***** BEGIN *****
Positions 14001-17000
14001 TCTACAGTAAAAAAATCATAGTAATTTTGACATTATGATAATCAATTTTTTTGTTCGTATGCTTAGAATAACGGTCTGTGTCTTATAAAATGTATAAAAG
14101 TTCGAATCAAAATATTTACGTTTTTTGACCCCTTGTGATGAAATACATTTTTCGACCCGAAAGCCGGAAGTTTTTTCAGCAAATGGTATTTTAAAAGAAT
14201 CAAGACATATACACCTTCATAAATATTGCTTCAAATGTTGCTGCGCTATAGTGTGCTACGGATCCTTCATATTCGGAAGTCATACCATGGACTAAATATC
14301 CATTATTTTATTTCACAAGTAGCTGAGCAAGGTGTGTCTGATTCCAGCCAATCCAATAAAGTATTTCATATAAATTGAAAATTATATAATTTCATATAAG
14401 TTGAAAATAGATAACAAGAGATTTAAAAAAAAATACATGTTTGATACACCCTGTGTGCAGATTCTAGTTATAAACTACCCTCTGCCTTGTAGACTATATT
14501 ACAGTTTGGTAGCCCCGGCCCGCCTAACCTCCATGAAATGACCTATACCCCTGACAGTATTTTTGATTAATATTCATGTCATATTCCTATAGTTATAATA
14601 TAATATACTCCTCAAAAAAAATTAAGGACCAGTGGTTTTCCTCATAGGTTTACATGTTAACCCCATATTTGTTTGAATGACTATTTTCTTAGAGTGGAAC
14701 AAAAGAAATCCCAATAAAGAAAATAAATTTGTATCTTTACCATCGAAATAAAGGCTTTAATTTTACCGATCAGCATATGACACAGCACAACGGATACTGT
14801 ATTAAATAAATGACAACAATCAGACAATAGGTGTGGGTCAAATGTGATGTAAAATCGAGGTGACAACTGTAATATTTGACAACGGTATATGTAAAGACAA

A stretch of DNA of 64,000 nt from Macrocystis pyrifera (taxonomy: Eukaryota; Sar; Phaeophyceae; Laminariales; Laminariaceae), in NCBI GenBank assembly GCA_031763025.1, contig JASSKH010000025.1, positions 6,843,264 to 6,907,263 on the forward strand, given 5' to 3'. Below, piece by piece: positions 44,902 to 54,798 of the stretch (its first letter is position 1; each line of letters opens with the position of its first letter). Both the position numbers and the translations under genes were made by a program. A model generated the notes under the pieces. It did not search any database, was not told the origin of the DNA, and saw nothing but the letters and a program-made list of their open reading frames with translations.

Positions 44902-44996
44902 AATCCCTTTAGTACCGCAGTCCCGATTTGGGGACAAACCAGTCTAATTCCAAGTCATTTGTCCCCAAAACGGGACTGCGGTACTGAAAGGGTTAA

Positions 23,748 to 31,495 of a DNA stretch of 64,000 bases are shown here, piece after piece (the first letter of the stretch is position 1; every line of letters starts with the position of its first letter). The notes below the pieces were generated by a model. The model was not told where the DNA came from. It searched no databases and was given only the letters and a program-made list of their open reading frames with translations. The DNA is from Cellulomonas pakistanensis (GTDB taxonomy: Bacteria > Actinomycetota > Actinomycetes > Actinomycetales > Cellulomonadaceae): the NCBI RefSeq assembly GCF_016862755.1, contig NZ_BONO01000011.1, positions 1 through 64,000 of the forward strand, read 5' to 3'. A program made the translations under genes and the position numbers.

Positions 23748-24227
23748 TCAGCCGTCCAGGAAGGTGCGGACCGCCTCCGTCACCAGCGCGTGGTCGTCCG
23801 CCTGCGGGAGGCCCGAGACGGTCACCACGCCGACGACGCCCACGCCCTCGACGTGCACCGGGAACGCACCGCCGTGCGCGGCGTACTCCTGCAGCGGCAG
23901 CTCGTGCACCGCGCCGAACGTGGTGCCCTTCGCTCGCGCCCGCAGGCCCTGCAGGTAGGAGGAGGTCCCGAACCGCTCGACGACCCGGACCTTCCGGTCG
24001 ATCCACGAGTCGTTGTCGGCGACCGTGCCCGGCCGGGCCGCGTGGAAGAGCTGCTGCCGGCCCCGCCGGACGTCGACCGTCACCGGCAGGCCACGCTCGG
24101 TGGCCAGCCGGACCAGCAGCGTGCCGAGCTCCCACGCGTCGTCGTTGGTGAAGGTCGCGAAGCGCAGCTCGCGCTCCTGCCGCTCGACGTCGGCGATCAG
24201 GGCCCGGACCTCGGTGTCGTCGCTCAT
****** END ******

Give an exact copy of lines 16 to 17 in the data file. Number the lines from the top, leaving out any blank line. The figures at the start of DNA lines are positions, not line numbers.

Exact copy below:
23748 TCAGCCGTCCAGGAAGGTGCGGACCGCCTCCGTCACCAGCGCGTGGTCGTCCG
23801 CCTGCGGGAGGCCCGAGACGGTCACCACGCCGACGACGCCCACGCCCTCGACGTGCACCGGGAACGCACCGCCGTGCGCGGCGTACTCCTGCAGCGGCAG